Monday, October 31, 2016
News, Luxor: Annual WTO Meeting in Luxor Raises Tourism Workers’ Hopes for Increased Hotel Occupancies - Investors
Luxor and Aswan’s capacity stands at 21,000 hotel rooms, of which 17,000 rooms are in floating hotels.
Tharwat Al-Agamy, chairperson of the Chamber of Companies in the South Valley, expects the occupancy rate in Luxor and Aswan hotels to reach 30% in winter, especially after Luxor’s hosting of the annual meeting of the World Tourism Organization (WTO) this week.
Even though occupancies are low in Luxor and do not exceed 5%, there are hopes that the WTO’s annual meeting would be a form of promotion for cultural tourism in the south of the country, helping to take occupancies up to 30%, according to Al-Agamy.
He said that the Ministry of Tourism will launch a large marketing plan for the region over the next few days. The plan will be launched by marketing communications brand JWT.
Al-Agamy criticised this move. “It would be better to assign the promotional plan to companies that are the same nationalities of the markets that are interested in cultural tourism; however, the Tourism Ministry sees this differently,” he said. The hotel capacity in Luxor and Aswan is 21,000 hotel rooms, of which 17,000 rooms are situated on floating hotels.
The Ministry of Tourism plans to create a tourism programme for the south of Egypt starting in December, in order to increase the number of trips to the region by Egyptians. The peak of the tourism flow is expected to occur during the mid-year school holiday, according to an official in the Ministry of Tourism. He added that the programme is currently under study.
He added that there are hopes for the occupancy rate to increase in winter to more than 70%, whether through trips by foreigners or Egyptians. He noted that charter planes fly from Germany, London, and China to Luxor on a weekly basis.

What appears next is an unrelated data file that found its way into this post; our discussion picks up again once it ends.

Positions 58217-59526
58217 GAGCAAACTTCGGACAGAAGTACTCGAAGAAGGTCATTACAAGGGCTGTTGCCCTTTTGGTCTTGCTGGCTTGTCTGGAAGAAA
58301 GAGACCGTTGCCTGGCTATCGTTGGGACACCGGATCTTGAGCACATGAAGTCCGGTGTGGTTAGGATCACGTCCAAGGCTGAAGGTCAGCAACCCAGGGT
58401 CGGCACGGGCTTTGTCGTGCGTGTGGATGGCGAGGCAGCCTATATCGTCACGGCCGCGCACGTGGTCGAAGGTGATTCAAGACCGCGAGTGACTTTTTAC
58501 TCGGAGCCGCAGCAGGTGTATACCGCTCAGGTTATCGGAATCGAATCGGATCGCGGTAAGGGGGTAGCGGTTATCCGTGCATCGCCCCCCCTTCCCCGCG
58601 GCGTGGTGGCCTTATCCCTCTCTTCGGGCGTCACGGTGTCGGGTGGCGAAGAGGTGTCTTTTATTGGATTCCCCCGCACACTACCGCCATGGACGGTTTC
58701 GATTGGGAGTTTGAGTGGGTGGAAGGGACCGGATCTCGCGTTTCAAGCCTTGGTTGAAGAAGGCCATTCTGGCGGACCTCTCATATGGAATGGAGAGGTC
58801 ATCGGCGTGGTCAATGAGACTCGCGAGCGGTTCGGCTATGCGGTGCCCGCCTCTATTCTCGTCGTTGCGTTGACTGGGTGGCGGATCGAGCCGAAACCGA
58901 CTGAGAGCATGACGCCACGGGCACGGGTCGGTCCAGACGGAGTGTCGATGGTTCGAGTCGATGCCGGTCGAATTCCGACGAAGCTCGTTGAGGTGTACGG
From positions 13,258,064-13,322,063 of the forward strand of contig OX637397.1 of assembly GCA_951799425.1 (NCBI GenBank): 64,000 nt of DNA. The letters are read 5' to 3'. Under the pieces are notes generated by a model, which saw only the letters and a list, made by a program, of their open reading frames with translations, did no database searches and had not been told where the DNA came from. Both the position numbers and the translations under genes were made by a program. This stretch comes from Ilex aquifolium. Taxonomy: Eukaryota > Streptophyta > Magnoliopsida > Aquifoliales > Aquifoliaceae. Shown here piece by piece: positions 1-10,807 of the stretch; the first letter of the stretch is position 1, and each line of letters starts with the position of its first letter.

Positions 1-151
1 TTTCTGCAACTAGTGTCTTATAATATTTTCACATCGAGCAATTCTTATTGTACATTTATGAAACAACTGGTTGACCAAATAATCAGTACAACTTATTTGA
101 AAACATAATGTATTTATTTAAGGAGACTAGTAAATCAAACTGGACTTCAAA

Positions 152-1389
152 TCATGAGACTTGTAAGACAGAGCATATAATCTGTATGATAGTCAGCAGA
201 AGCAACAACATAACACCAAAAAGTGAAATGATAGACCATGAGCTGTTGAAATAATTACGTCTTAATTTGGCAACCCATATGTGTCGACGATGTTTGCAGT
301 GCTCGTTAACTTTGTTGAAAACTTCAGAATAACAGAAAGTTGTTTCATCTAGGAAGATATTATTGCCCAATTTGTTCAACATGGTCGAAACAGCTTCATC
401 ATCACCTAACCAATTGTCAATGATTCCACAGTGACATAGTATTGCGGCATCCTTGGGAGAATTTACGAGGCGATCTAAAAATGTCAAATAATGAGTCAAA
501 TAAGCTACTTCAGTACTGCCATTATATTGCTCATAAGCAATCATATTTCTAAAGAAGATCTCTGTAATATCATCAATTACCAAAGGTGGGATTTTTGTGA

Chairperson of the Floating Hotels Investors Association, Abdel Rahman Al-Anwar, said that floating hotels are the tourism products that have suffered the most over the past five years. “We hope the WTO’s meeting in Luxor is a new start for tourism in the region,” he said.
Al-Anwar noted that the losses investors suffered over the past five years are estimated at more than $3bn due to some hotels’ low activity, which has led to more than 270 floating hotels shutting down.
Saturday, October 29, 2016
Dignitaries, tourists and journalists watched the sun’s rays strike the face of Ramses II at the Abu Simbel Temples at Aswan, reports Nevine El-Aref.
The usually sedate Upper Egyptian town of Abu Simbel was abuzz with Ramses II fever for the second time this year, as visitors waited for the sun’s rays to penetrate through the Abu Simbel Temple’s inner sanctuary on Saturday to illuminate the pharaoh’s face and the statues of the gods Amun-Re and Re-Hur-Akhty, leaving the god of darkness Ptah in the shade because of his connection to the underworld.
This phenomenon takes place twice a year, on 22 February and 22 October, and it coincides with the birthday and coronation of the ancient Egyptian pharaoh Ramses II who built the Temples at Abu Simbel. Some believe the solar phenomenon was a way for the ancient Egyptians to identify the beginning of the summer and winter seasons and alert farmers of the start of cultivation and the harvest.